Stage 3: Fox Glacier to Haast, 120km
And lo, the rains stopped. Though, the sun didn’t shine. Nor did the winds stir. Which made for perfect riding weather today on Stage 3 of the Tour of New Zealand.
It was also an idyllic course. Mostly flat through the rain forests of the lower West Coast from Fox Glacier to Haast. The only two hills came late in the day to the top of Knights Point, with its spectacular views over the Tasman Sea, then soon after at Ship Creek.
Weather and road made for a brisk pace for most bunches. However, our Team Ākina racers lost Geoff to a couple of punctures in the first few kilometres. Once those were fixed he was well down the field. Russell had a speedy ride well up in the field, while Nick and Corrie rode with the tourers – Donna and Katie.
Rod, however, signed in as DNS (Did Not Start) because he had to get to Haast, the stage end, as quickly as possible in the team van. He had two writing deadlines to meet for Newsroom by late afternoon.
However, Rod, Andy (our driver) and Lynn (our soigneur) did have a long, delightful stop at Bruce Bay, 51km along the course, for coffee from its famous food caravan and to grab some video of our team riders there and along the way.
While there was plenty of hard out riding in the peloton today, many riders were also saving a bit for tomorrow. It’s our longest, hilliest day, and in two stages. First along the Haast River, then up the Haast Pass, over the top and down to Makarora, a distance of 80km with 850m of climbing. Then a race lunch at the café there, followed by the day’s second stage to Hawea, a distance of 45km and 700m of climbing.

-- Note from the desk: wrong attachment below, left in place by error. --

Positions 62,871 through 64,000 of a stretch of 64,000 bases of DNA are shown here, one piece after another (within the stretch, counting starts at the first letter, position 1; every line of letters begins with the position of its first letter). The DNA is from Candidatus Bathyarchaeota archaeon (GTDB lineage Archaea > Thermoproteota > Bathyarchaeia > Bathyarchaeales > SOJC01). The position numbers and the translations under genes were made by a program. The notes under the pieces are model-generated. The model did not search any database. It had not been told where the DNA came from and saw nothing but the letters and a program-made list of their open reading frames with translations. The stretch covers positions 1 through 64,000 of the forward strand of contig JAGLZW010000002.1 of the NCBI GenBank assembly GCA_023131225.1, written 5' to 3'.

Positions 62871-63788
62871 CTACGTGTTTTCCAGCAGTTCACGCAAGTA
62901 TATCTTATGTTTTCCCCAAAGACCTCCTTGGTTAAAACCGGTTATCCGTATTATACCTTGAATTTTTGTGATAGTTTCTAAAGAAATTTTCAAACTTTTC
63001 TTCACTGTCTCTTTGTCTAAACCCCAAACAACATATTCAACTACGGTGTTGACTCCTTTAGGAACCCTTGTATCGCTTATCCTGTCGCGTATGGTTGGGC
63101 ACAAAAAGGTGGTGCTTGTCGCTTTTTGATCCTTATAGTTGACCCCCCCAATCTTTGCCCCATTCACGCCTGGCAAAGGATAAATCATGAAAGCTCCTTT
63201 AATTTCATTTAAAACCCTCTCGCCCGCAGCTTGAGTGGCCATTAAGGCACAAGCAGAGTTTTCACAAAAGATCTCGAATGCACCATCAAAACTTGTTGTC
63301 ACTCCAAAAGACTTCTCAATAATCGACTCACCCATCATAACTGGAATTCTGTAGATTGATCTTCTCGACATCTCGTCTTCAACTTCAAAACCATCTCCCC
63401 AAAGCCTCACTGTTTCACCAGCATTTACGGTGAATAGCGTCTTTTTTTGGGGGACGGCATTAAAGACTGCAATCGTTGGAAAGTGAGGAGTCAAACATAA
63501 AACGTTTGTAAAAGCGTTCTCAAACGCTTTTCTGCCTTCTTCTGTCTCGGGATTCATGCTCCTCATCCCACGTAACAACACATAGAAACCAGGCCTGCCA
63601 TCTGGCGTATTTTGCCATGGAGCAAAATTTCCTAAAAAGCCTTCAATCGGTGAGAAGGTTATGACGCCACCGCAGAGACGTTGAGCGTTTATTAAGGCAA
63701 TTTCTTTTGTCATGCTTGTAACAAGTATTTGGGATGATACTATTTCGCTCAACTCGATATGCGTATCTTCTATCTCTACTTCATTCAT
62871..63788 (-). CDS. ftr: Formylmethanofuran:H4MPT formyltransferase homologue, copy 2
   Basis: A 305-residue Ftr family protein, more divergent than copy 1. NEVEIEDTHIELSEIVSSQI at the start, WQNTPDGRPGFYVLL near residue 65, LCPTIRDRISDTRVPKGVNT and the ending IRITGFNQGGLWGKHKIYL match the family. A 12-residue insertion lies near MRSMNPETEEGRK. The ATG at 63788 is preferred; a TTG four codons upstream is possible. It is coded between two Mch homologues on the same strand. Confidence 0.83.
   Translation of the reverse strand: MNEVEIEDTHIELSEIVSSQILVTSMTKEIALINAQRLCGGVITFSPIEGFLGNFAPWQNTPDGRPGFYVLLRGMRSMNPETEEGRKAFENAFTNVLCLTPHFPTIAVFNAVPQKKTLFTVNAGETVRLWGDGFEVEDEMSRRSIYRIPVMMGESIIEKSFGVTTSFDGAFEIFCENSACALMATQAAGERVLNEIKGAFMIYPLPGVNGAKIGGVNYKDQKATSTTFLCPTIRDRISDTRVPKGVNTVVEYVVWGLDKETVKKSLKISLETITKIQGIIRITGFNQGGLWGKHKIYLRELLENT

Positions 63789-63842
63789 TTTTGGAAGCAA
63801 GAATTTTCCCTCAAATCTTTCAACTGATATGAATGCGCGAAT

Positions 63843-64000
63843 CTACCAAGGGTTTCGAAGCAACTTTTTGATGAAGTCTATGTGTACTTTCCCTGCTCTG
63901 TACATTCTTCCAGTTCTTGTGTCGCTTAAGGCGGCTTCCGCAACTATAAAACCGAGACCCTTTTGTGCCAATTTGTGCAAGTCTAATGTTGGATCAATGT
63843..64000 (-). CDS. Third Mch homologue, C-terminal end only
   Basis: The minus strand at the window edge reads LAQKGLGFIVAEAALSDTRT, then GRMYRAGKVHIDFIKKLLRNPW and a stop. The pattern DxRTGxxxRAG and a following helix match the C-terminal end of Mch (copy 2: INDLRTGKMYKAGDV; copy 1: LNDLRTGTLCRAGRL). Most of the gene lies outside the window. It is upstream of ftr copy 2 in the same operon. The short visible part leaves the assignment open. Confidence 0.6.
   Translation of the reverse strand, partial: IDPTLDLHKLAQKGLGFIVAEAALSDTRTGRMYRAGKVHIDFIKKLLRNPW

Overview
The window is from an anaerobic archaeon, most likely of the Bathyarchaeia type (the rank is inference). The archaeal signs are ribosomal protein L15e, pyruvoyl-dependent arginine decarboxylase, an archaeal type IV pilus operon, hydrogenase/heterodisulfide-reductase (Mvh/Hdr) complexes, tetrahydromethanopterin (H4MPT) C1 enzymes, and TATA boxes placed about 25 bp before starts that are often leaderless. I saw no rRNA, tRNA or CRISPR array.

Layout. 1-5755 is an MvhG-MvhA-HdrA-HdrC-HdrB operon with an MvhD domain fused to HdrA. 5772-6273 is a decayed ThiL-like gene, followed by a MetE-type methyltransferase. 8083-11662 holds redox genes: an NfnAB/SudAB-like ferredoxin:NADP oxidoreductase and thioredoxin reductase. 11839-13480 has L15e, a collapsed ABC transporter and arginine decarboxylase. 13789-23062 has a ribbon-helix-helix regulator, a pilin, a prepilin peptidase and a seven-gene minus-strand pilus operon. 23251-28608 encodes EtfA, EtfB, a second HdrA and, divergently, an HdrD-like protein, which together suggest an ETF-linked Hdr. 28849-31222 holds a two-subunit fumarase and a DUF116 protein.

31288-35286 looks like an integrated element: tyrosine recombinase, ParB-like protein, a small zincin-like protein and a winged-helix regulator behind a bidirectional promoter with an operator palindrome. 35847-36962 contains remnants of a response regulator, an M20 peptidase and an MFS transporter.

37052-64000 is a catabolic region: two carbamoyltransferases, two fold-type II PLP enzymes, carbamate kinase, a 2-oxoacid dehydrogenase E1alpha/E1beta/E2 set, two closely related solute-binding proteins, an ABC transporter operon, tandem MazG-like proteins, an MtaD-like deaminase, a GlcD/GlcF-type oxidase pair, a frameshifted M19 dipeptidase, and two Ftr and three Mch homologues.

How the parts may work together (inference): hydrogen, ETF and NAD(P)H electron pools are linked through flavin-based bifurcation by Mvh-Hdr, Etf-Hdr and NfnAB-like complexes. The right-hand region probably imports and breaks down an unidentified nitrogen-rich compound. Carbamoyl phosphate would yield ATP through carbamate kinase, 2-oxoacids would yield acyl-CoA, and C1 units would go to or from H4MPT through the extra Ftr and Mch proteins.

The forecast is dry and cool, so another day of excellent cycling beckons!
Meanwhile, our evening in Haast was very sociable. At our second peloton party of the Tour, we were given the opportunity to pitch our charity, Bikes in Schools, to the crowd. Rod briefly spoke of the Ākina Foundation connection between the Tour and BiS, and mentioned that each new bike supplied to a school costs $300.
Thank you, Dan, a fellow rider, for jumping straight on our donations page and contributing a bike’s worth of dollars!
Then it was off to dinner, which turned into a bit of a mission in such a tiny community. Only one restaurant was open, The Hard Antler, and it said it was fully booked. The only back up option was a bar snack back at our hotel.
However, our teammate Geoff, a professional chef, introduced himself to the hostess and chef and persuaded them we’d be minimal trouble to serve before their big rush started. So we dined well, with great thanks to the staff and Geoff’s chef-to-chef chat.